28 september – 28 october 2017

Fried Contemporary is proud to present a solo exhibition by Dylan Graham opening Thursday 28 September from 6pm-8pm.


by Ingrid Stevens, 2017

I have known Dylan Graham for a number of years, as a student and then as a young emerging artist, and I have always considered him to be a very good painter. However, in recent years, he appears to have immersed himself to an even greater degree in painting, spending long and regular (daily) hours in the studio, in an engagement, an activity and a contemplation of painting that for him has become an intense and cathartic experience, which results in exceptional works. This immersion has allowed him to go beyond his subjects, or what might be described as the ‘others’, into his deep psyche, his ‘self’, and at the same time, into a confrontation with paint and painting as ‘itself. ’ One can almost see this ferocious wrestling with paint on a physical level, all the while engaging it intellectually and philosophically.

His ‘others’, the images he paints, mostly portraits or figures of women, are chosen simply because these people are there, in Graham’s life, and they may occasionally be seemingly arbitrarily contrasted by other images: a male figure, a book, a broken container. They may be special and even beautiful as individuals or as symbols, such as the ‘sacred’ book, but they are at the same time ordinary. Graham treats them merely as sources or origins, to quote him, for the “terrifying game of painting”. His titles, for example Pierced light; Resurrection dream or History’s residue, do little to elucidate the subjects, and add another layer of intrigue to this game, in which the images are worked and reworked, becoming encrusted with layers of paint, while they remain recognisably themselves, in their particular otherness.

There is also, in these images, a sense of nostalgia or longing, an elegy for or to someone or something lost but unknown. Graham speculates that this may occur because he listens to music as he paints, and the music itself, for example by Arvo Pärt, creates a mood that is dreamy, ethereal or nostalgic, and somehow, possibly because of the way the images seem to loom in a fleeting moment of light from intensely dark backgrounds, they are as if emerging briefly or about to dissolve and be lost. The connection between painting and music, however subtle in the paintings, is a very real one for Graham, who is also a musician who writes and performs music, and in both activities he seeks the possibility of some sort of moment of everything coming together, which he terms “a fusion”, a moment of becoming or possibly a moment of disappearing.

The essential subject or object of these works is paint and the act of painting. He approaches the idea of mark-making as an almost ancient or Ur experience, a primal urge making one think for example of hand-prints on caves. He works freely, moving between different types of mark-making, and allows images to emerge. It is for him always a tentative, challenging process, a constant searching without the expectation of knowing something final about the act of painting. So there appear suggestions of certainty, followed by moments of working with the unknown, moments of distraction and attention, followed again by inattention, all of which are embedded in the paint surface. Graham’s is a sedimentary process, possibly comparable to those of Francis Bacon or Lucien Freud. Sometimes he will scratch into the paint, a crossing out, an ‘x’ marks the spot, dots, which are spontaneous but appear to either point to certain areas of the painting, or to deface them. Red marks on the faces or bodies might suggest that the painter, in his total engagement, kissed or licked the surface. This is a response that the viewer might feel as well, to the delicious materiality of paint. The painter’s presence is imprinted into the surface of the paint, in a physical and almost sensuous way.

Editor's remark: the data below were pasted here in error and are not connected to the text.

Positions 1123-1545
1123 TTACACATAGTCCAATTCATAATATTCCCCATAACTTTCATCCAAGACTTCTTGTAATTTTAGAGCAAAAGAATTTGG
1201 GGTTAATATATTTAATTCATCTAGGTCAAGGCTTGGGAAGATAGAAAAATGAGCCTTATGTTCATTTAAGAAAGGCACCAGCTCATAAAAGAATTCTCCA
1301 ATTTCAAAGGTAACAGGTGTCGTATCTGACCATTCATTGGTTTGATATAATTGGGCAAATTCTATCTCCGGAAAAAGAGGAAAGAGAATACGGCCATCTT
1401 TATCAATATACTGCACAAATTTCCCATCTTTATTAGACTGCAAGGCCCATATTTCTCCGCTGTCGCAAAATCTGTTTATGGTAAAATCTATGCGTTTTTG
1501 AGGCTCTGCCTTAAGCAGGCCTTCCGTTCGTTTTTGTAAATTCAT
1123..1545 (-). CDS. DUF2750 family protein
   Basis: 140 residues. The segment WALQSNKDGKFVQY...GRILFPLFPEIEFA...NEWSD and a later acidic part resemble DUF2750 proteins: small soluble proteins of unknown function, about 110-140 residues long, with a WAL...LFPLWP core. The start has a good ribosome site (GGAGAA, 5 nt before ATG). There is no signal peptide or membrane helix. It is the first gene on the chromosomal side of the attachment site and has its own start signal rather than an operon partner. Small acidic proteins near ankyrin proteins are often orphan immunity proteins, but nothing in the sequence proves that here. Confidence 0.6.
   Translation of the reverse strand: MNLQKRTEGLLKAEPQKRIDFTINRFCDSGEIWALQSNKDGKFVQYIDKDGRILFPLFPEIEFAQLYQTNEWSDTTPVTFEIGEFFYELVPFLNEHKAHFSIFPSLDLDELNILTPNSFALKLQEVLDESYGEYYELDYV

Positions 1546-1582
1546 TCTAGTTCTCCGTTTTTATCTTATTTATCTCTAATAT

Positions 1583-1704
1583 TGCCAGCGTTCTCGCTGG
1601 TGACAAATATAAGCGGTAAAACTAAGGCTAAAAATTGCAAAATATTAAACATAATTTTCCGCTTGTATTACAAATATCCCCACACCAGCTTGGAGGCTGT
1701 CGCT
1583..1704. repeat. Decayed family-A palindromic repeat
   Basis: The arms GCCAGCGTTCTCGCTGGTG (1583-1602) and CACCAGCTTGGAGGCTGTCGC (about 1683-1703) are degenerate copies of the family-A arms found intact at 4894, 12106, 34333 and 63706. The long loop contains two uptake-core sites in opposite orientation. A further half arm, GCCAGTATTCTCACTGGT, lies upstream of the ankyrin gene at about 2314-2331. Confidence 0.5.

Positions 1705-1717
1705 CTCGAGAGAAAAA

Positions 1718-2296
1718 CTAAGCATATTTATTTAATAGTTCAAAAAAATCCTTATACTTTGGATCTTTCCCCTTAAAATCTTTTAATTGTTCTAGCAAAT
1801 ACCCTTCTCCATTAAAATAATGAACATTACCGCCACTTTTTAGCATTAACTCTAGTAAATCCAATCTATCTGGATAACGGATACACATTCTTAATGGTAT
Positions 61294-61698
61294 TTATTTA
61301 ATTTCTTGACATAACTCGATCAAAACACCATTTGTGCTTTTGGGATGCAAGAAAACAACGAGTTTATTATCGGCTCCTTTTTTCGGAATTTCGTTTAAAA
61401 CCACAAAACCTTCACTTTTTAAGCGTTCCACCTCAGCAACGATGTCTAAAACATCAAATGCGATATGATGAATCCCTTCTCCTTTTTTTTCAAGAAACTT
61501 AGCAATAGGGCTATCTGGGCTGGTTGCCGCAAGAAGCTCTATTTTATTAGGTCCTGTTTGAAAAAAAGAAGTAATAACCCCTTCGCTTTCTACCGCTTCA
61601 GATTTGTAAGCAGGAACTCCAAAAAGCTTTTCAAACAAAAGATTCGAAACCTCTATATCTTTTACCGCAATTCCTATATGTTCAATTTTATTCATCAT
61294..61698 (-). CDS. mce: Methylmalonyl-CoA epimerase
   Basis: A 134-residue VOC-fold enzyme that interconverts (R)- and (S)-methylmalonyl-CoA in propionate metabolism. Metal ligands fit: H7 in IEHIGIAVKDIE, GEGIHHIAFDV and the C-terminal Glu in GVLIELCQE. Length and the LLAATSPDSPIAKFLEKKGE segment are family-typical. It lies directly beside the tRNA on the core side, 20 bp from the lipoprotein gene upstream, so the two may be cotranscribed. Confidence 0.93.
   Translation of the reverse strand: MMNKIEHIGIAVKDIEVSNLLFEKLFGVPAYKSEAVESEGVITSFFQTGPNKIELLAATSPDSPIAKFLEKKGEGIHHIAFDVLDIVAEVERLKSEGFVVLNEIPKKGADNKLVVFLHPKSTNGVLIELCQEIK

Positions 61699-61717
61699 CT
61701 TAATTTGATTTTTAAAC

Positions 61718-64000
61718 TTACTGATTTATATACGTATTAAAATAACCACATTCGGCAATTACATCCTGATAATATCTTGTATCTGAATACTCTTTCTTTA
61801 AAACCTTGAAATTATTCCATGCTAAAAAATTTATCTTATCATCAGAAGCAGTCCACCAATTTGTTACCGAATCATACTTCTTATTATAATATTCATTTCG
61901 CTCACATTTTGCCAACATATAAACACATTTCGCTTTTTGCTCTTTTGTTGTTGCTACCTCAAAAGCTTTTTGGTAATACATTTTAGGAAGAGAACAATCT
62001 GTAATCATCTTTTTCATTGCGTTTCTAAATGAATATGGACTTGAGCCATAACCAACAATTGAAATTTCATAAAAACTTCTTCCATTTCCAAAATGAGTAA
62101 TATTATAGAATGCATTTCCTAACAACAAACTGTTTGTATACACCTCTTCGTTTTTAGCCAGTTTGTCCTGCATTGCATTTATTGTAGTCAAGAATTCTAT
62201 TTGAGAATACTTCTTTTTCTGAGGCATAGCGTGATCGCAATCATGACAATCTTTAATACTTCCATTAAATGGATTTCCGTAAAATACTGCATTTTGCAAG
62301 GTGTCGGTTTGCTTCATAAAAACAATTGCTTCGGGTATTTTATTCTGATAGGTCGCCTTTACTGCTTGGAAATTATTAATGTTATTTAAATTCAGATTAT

Painting, especially in the way Graham does, is “an instrument for introspection” (Celant, 2011:38). One question that arises is, why do we make art? The answer, like the act of painting, is never final, as theories, experiences and intuitions are framed, then discarded. Another question is, who am I? The painting is never finally resolved, just as the self is always becoming and never ‘there’. Painting, like life itself, when one is really engaged, is an ongoing encounter with the self and psyche, as well as with the act and the materiality of painting.


Celant, G . 2011. Anselm Kiefer. Milan: Skira.



*Photographs by Alet Pretorius


Dylan Graham was born in 1977 in Pretoria, South Africa. He received a degree in Fine Arts from Technikon Pretoria in 2000 specialising in oil painting. Graham currently works and lives as a practicing visual artist, musician and part-time lecturer at TUT in Pretoria.

Graham has had two solo exhibitions to date: In Arms (2009) and Pillory (2010) both with Artspace. He has also participated in a number of group exhibitions across South Africa, including alongside Ruhan Janse van Vuuren and Cobus Haupt. Graham regularly exhibits with Found Collective.

FriedContemporary is proud to present Graham’s third solo exhibition Residue September 2017.


*Photographs by Alet Pretorius